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2019 recap: is the fashion industry becoming more sustainable?

By Marjorie van Elven


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As expected, sustainability remained one of the hottest topics in the fashion industry in 2019. Pressed by consumers, politicians and even the UN to address their social and environmental impact, fashion brands can no longer ignore the need to change the way clothes are designed, produced, sold and recycled.

In fact, three quarters of fashion and retail bosses recognize more sustainability measures are needed in their industries, as per a poll conducted by executive search firm Odgers Berndtson in August. This year’s Copenhagen Fashion Summit, which took place in May, was also marked by a sense of urgency, with CEOs admitting the industry will not be able to keep global warming to a maximum of 1.5C, as stipulated by the Paris Agreement, unless it makes radical changes to its current practices.

As a result, 2019 has seen a significant number of fashion brands either announce sustainability targets for the very first time, or update their list with more ambitious goals. Gap, Levi Strauss & Co, PVH Corp, Abercrombie & Fitch and Kohl’s are just a few examples of companies which made new promises in 2019.

Plastic waste, one of the most pressing issues in the field of sustainability today, was the focus of several initiatives, such as Adidas’ pledge to make more shoes using recycled plastic and Uniqlo’s decision to reduce single-use plastic by 85 percent.

After years of pressure by NGOs and the public, major fashion and retail companies are also taking steps to become more transparent -- as the fashion supply chain is often complex, transparency is crucial to make sure sustainability targets are met and also to ensure garment workers receive a fair living wage and safe working conditions. This year, both H&M and Amazon published details about their supply chains for the very first time. 2019 has also seen Stella McCartney partner up with Google Cloud to develop a tool which would give brands a more comprehensive view into their supply chain, particularly at the level of raw production.

Is it enough?

However, as welcome as these announcements are, one thing was clear in 2019: it’s time for the industry to move beyond making promises and start taking effective steps to achieve them. The Global Fashion Agenda (GFA) revealed in July that the signatories of the 2020 Circular Fashion System Commitment, an initiative launched in 2017, have only met 21 percent of their targets. Similarly, the latest FTSE 100 Sustainability Report, published in September, revealed that, while 81 percent of the FTSE 100 companies have some sort of emissions reduction target, 85 percent of them do not have a strategy in place to limit global warming to safe levels. At the end of the year, Gucci CEO Marco Bizarri even launched a challenge for fellow CEOs, inviting them to finally make carbon neutrality a priority. “We don’t have the leisure to just work to avoid and reduce our impact on climate and biodiversity over the long-term,” he wrote.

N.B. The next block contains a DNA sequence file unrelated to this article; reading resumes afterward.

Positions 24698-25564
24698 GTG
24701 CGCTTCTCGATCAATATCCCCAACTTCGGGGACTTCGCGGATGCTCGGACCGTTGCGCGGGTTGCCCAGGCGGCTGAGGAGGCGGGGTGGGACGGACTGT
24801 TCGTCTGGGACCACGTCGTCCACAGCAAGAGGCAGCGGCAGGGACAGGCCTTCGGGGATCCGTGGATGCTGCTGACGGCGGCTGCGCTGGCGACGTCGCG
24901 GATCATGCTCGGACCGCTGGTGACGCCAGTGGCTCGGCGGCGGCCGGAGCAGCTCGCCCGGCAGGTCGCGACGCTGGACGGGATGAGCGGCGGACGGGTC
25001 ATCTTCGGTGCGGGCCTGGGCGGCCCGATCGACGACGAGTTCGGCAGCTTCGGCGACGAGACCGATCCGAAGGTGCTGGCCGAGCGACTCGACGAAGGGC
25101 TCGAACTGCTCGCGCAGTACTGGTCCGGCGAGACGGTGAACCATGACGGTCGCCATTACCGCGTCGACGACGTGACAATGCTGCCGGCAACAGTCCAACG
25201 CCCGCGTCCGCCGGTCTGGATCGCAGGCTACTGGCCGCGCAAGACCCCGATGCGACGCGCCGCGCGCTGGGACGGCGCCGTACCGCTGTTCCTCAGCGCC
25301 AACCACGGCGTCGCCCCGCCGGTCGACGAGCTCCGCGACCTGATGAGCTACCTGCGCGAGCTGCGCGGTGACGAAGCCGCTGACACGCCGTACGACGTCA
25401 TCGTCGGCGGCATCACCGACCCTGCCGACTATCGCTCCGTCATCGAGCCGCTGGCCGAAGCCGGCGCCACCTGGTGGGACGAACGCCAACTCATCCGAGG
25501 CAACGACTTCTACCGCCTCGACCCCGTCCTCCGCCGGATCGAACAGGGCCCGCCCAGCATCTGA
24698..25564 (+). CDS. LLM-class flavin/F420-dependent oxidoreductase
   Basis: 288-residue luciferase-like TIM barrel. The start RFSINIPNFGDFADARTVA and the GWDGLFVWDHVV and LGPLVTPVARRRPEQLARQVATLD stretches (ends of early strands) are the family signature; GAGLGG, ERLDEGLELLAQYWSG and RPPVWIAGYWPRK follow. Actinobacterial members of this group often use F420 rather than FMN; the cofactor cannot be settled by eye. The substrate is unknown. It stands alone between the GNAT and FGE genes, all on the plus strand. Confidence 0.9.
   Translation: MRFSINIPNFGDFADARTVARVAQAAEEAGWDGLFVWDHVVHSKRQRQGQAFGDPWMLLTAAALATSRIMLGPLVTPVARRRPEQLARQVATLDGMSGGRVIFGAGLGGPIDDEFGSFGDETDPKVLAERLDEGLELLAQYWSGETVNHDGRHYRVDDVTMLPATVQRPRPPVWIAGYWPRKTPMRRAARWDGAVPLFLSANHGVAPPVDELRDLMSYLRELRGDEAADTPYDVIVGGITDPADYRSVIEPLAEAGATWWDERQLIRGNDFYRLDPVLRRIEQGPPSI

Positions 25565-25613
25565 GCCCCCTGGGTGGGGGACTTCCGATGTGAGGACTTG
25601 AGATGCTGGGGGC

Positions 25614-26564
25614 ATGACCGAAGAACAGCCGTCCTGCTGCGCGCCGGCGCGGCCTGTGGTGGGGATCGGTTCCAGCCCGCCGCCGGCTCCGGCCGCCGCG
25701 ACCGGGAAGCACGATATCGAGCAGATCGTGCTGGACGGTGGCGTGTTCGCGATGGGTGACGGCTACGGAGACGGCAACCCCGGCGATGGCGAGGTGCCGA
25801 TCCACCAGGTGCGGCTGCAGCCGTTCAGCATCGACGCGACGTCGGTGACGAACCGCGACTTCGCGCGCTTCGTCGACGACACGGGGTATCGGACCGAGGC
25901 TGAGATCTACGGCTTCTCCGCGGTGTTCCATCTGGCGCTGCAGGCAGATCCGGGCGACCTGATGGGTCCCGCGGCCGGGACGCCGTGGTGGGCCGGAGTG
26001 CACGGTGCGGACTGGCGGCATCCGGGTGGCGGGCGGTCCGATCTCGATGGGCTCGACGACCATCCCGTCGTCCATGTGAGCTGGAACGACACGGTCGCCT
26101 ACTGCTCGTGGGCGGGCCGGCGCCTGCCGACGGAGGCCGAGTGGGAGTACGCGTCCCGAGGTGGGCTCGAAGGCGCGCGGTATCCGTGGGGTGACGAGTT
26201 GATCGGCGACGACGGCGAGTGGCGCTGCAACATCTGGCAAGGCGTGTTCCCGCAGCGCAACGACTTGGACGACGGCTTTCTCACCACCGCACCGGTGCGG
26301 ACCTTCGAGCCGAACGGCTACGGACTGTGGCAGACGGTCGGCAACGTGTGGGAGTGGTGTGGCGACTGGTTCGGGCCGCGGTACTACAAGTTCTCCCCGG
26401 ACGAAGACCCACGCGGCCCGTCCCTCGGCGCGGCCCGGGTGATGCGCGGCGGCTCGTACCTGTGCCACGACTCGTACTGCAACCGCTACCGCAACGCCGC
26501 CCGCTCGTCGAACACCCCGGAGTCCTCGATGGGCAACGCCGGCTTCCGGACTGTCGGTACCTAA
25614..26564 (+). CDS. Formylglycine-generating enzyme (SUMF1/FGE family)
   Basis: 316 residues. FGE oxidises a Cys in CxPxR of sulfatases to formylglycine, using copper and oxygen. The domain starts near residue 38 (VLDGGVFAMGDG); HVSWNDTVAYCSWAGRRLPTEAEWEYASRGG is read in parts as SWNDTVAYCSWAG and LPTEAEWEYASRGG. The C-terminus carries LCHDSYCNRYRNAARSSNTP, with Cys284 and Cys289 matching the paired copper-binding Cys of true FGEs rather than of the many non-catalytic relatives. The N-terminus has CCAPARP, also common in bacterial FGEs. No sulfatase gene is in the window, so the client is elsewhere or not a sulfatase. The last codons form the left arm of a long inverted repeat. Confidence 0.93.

Those targets will not be met without industry-wide collaborations, either. Fashion companies must join forces if they really are to take sustainability seriously. Fortunately, 2019 witnessed two interesting moves in that direction: in July, H&M, Target, C&A Foundation, PVH Corp, Microsoft, Waste Management and other academic, design and sustainable fashion organizations launched CircularID, a joint project attaching a unique digital identity to physical product. Similar to a tag, CircularID will use technologies like RFID, NFC, QR Code and UPC barcode to provide data that’s useful at the end of the product’s lifecycle, such as product name, brand, SKU, color, description, manufacturing location, material content, the dye process used, as well as recycling instructions.

The second initiative worthy of note was presented in August, when The Fashion Pact, a coalition of 32 of the world’s leading fashion brands led by Kering’s Chairman François-Henri Pinault, presented a list of sustainability goals to the heads of the G7. Pinault was tasked by French president Emmanuel Macron to form the group. Whether those targets will be met and The Fashion Pact will succeed in its goal of inspiring other companies to adopt their targets, it remains to be seen.

Macron’s move was not the only time France made headlines for its defense of sustainable fashion in 2019. In the next two to four years, the French government also wants to prohibit the destruction of unsold non-food products, a commonplace practice in the fashion industry. Perhaps 2020 will see more governments stepping in, as leaving it up to fashion brands to achieve their targets is clearly not enough.

In the United States, we’re already seeing cities and states taking action to ban fur, with a proposed ban in New York early in the year and California becoming the first state to ban fur products in October. Fur has been “out” for a long time, however. Most luxury brands have removed fur from their collections in recent years and the growth of veganism is leading labels like Asos, Victoria Beckham and Boohoo to go even further, saying goodbye to exotic skins and wool as well.

Picture: Patagonia Facebook

2019 Recap
Sustainable Fashion